1. Cocahoes on jigheads.  I like the larger white or glow colored queen Cocachoe mounted on half ounce jigheads. I either use this as is or off a wooden float.
2. Bucktail jigs.  These are also working well.  I like 3/8 or 1/2 oz. flathead jigs that I make myself.  You will need to add a three inch white plastic tail to make the jig effective.  I like the Bass Pro triple ripple grub tails.  Once again, use the jig alone or off a float. The jig works especially well when stripers and blues are mixed.
3.  Zoom flukes on jigheads.  I like the albino colored super flukes mounted on a half ounce jighead.  Use it alone or off a float. 

Monday, September 16, 2013


All the stripers today were schoolies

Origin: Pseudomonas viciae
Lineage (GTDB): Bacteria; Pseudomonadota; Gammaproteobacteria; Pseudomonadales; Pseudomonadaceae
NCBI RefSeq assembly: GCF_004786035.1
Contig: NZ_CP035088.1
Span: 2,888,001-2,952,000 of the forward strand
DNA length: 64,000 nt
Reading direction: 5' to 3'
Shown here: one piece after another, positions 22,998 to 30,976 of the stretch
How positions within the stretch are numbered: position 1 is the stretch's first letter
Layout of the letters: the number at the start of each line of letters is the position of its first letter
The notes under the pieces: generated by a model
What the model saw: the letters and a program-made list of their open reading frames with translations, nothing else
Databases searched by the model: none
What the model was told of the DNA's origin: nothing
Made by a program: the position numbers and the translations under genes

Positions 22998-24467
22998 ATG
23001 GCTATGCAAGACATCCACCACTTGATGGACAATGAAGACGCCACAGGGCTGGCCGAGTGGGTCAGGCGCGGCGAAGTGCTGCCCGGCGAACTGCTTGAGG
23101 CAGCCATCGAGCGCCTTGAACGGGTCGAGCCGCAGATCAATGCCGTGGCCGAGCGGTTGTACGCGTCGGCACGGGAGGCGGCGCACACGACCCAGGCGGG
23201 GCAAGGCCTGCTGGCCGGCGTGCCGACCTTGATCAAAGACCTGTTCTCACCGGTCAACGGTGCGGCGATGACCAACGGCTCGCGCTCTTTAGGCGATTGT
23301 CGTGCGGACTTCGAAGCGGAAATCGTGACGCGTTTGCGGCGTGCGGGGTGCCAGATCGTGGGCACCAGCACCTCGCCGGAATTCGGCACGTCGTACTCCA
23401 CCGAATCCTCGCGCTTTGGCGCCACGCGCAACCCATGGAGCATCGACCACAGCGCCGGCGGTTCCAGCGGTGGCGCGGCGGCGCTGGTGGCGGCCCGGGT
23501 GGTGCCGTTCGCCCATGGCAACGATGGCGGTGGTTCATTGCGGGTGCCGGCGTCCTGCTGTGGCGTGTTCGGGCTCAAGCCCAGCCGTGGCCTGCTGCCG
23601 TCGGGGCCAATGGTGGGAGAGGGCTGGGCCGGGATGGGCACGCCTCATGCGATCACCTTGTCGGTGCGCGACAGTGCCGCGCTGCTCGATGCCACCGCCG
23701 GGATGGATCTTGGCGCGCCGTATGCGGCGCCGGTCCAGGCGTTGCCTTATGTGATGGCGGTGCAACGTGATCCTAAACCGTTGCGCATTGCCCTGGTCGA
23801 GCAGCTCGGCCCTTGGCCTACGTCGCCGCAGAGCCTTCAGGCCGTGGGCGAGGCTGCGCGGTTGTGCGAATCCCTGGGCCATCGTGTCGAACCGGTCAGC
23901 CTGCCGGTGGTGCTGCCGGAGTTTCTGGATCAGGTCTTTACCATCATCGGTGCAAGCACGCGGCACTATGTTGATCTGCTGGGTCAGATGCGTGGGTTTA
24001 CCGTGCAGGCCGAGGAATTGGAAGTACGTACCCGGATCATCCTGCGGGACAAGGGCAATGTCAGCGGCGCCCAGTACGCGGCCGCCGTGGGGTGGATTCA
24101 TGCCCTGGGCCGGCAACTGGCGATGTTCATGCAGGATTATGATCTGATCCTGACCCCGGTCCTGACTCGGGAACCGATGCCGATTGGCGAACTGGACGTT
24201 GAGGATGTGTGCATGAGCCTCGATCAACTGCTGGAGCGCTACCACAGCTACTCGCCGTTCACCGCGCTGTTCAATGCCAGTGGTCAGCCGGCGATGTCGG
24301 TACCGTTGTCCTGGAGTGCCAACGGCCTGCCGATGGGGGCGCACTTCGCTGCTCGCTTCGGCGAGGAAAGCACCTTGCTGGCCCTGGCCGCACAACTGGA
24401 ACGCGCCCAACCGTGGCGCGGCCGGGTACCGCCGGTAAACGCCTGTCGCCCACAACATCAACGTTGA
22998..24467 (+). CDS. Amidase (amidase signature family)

in the 20-24 inch range.
A float with a Cocahoe was the hot lure.
Fishing has taken a big upturn in the last couple of days as this roller coaster of a month of fishing has taken a turn for the better.  Big schools of bay anchovies are flooding into the waters along the oceanfront, and stripers and bluefish are on their tails.
The fish are feeding on 1 inch
bay anchovies.
Big schools have moved in.
I got down today and fished with my kids.  You just had to look for the fish and you'd find them.  They were all along a big swath of the oceanfront.  For the most part these schools of fish were out of casting distance but every once in a while a school would pop up right in front of us.  That would cause the three of us to haul the float and Cocahoe combo right into the middle of the school.  At times all of us would hook up at once.  Most of the fish were stripers, schoolies in the 20-24 inch range, but there were also decent numbers of 3-5 lb. bluefish in the mix. I will also tell you that these fish were fussy.  Many times a cast into the middle of a school of fish the size of a gymnasium would not even get a hit.  That's the way it is when bass and blues are on one inch bay anchovies.